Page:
Analysis spotlights need for greater public engagement in creative process

Analysis spotlights need for greater public engagement in creative process


New research published by Ketchum in conjunction with Fast Company is a klaxon for dissent and diversity as part of the creative process in public relations. The European Referendum and US election spotlighted a failure by marketing, public affairs, and public relations practitioners to engage with broader publics. Filter bubbles reinforced existing opinions.

It’s an issue that we were keen to investigate at Ketchum in the lead up to this year's Cannes Festival of Creativity.

We worked with Fast Company to explore the attitude of 500 creative professionals. We wanted to understand their unconscious bias, insularity and sources of creative inspiration.

The results should challenge everyone working in a creative profession.

Engaging with publics as part of the creative process

Half (54 percent) admitted working in echo chambers. Most blame conversations with peers that confirm and align with their beliefs and assumptions (91 percent).

It gets worse. Creative professionals are not engaging with their intended audience in the creation and development of ideas.

Only nine percent of creative professionals always engage with their intended audience when developing a campaign. 48 percent never do.

“With crowdsourcing so easy, and multicultural opinions so accessible, this finding was possibly the most surprising,” said Karen Strauss, partner and chief strategy and creativity officer, Ketchum.

The Creative Echo Chamber survey, published at Cannes Lions International Festival, uncovered a creativity chasm.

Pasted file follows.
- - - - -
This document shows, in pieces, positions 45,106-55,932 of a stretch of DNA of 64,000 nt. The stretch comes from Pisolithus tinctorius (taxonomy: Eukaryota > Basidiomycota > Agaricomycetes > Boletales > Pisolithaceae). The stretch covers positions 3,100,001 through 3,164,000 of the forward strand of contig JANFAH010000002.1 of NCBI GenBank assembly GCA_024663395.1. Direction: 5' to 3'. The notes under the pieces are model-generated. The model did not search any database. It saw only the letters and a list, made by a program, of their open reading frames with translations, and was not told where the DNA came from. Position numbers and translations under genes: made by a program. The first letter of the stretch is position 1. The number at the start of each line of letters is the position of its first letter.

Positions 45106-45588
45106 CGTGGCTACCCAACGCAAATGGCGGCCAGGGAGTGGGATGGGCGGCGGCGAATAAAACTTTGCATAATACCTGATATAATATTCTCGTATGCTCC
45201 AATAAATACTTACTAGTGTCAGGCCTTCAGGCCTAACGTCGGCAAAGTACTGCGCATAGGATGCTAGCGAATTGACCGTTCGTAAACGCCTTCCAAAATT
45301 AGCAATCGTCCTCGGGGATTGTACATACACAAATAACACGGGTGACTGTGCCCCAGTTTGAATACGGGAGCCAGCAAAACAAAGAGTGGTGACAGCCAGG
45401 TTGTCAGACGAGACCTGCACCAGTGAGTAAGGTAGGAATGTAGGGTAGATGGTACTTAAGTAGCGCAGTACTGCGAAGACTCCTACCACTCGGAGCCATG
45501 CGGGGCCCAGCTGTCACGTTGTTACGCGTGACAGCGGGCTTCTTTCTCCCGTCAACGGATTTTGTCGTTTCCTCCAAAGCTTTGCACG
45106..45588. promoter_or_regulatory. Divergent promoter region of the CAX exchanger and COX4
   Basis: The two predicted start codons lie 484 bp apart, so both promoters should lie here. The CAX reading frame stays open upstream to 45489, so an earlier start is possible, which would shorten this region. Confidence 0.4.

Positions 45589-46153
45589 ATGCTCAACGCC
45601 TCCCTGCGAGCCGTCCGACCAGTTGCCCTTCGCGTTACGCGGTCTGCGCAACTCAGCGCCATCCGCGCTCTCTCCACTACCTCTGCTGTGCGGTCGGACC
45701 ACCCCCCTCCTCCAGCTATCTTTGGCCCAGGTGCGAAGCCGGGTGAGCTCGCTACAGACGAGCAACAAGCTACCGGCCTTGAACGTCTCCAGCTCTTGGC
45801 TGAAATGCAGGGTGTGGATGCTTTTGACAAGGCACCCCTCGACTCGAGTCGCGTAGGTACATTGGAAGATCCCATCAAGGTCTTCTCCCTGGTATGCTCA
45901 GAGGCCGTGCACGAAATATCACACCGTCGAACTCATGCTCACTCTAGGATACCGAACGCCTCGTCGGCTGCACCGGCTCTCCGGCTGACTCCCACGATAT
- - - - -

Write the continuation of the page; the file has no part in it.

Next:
71 percent of respondents say diversity of thought is valued by their organisations while 85 percent believe organisations must do more to encourage a diversity of ideas.

Popping the filter bubble

To break free of echo chambers, respondents say it is most important to interact with people who challenge their beliefs and assumptions (95 percent) and learn about cultures that challenge their beliefs and assumptions (94 percent).

Work experience (70 percent) and personal experience (61 percent) matter most in choosing ideas.

Race and gender are on the bottom of the list of variables that impact how creative ideas are developed and chosen, with personal experience (87 percent) topping the list in shaping creative ideas.

Participants offered concrete suggestions for diversifying creative talent and opinions within organisations.

Recommendations most often cited were to make diversity hiring goals more explicit; end nepotism, cronyism and referral-based hiring; hire for curiosity over experience; hire from outside the industry; recruit internationally; eliminate insider jargon from employment ads; and increase blind hiring practices.

“This analysis is a wake-up call,” said Karen Strauss.

The effect social media has had on limiting interactions with people who disagree with us and filtering information so it confirms existing views extends to our creative process.

“These findings underscore the need to seek and embrace dissent to break free of conformity and group think.”

You know where to come if you want to be challenged to break out of your creative bubble or echo chamber.

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